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Tweeting my way to the top

June 24th, 2011 · No Comments · Blog

In the great Twitter vs. Facebook debate, I fall squarely on the Facebook side of the fence. I know there’s a place for both of them, and some people make extensive use of both. You almost have to if you want to do a proper job of marketing anything these days. But Facebook is a little more personal to me, whereas Twitter seems to be too noisy.

Maybe it’s the threshold for friending/following that makes the difference. Anyone can follow anyone on Twitter. And for the most part no one will complain if you follow them. They want an audience, right? Isn’t that why they’re there? Of course, there’s often an implied tit-for-tat, where I follow you hoping you follow me back, whether I know you or not. It’s only good etiquette, or maybe good karma. But it makes it awfully hard to weed through the clutter when you go check your tweet stream/feed/whatever the hell you call it.

I’m much less likely to friend someone on Facebook if I don’t know them or at least have some tangential connection to them. Of course, I’m “friends” with a bunch of people I barely knew in high school and a handful of people I’ve never met and never will, but for the most part, I actually want to hear what’s going on with the people whose posts I read every day. My entire family is on there, and for better or worse, Facebook has become a primary communication medium for us.

But this non-Twitter fanatic now has two Twitter accounts, after setting up a new one tonight to focus on my writing and this site. My pre-existing one was originally set up for a site I ran a couple years back called Hardball Cooperative and later torqued to suit my needs in my life as a baseball book reviewer. I don’t tweet a lot there, mostly just when I post a new review on my site (http://baileysbaseballbookreviews.com), but I didn’t think it was entirely cricket to start using it for publicizing The Greatest Show on Dirt or talking about my other projects. I’m an opt-in kind of guy, and the people following that account didn’t sign up for this stuff. I’d hope they’d be interested, but I don’t want to make assumptions. You know what they say about assuming.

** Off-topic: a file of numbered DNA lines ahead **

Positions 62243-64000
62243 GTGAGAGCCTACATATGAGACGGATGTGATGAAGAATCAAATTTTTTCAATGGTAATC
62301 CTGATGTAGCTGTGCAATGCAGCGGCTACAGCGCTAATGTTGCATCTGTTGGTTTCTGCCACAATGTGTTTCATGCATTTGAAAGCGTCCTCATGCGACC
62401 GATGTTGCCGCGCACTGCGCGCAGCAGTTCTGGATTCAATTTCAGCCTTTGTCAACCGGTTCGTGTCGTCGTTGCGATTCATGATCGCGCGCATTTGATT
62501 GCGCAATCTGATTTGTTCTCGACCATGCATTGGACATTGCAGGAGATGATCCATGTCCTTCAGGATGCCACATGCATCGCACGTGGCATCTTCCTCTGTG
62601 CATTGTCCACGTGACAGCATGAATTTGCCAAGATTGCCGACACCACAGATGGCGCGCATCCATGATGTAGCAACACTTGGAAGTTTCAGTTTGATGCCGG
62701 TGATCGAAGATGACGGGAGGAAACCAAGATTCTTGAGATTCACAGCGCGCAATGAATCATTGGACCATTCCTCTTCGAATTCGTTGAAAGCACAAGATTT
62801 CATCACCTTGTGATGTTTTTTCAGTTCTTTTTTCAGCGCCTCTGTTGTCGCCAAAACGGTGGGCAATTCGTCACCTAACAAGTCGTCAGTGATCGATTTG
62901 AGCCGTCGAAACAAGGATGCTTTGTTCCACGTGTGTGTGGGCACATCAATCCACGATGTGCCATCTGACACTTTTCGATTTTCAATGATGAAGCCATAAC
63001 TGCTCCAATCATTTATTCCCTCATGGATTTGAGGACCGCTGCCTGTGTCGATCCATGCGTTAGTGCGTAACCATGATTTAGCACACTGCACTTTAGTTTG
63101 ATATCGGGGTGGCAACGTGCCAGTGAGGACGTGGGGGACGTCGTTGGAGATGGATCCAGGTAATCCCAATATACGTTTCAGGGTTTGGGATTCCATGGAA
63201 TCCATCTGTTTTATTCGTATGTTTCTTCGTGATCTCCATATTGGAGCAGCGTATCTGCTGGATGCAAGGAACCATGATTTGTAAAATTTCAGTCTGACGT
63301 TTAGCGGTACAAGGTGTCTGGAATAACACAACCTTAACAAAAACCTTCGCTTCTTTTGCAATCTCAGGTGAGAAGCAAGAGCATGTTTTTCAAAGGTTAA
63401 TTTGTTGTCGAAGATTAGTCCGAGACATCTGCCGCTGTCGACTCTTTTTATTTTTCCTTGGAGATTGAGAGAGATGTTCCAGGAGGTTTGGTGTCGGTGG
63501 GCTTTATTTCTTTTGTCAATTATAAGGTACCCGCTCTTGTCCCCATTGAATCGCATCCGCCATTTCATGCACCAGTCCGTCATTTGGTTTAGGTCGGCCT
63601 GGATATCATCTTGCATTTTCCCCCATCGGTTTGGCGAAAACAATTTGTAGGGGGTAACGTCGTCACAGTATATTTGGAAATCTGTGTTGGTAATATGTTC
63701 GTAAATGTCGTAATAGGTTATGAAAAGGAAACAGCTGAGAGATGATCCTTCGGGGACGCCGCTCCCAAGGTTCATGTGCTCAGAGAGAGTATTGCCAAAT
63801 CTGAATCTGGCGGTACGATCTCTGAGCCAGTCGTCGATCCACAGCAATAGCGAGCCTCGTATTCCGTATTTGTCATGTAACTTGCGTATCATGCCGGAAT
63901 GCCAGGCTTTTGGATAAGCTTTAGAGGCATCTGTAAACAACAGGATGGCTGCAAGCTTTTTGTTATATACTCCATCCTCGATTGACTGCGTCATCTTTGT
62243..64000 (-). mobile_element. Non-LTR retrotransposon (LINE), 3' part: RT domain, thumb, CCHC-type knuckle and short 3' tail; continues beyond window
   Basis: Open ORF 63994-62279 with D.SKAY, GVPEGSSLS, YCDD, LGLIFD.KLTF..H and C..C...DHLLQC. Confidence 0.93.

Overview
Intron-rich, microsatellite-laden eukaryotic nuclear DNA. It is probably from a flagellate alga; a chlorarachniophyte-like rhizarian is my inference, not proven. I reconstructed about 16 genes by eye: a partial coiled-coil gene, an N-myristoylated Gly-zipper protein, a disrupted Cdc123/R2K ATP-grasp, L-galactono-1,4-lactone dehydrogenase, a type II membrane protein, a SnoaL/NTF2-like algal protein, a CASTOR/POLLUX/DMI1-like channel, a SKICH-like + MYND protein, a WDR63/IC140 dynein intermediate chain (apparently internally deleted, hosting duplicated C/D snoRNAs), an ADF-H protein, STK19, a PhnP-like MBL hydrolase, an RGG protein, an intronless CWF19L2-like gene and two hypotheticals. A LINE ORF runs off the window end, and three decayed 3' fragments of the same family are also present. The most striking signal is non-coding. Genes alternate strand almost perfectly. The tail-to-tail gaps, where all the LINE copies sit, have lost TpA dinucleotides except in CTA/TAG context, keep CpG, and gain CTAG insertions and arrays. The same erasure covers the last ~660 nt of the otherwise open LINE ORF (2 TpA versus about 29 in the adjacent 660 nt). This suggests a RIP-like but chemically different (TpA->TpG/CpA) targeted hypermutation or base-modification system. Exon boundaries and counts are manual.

So here I am, using my Friday night writing slot to create a new Twitter persona. I immediately followed several dozen folks, then started checking e-mail to see if anyone reciprocated. So far I’m the only one. Early days.

Social media is generally cited as one of the key tools available for any author, and for those going the self-published route it’s an absolute necessity. So I’ll be spending a bit more time on Twitter in the upcoming months and probably inviting some more non-acquaintances into my circle of Facebook friends. As long as that doesn’t cut too far into my actual writing time, I’m okay with it. I guess I don’t have much choice. Of course, I’m going to have to sharpen my wit to come up with something intelligent to say in 140 characters or less. Wish me luck.


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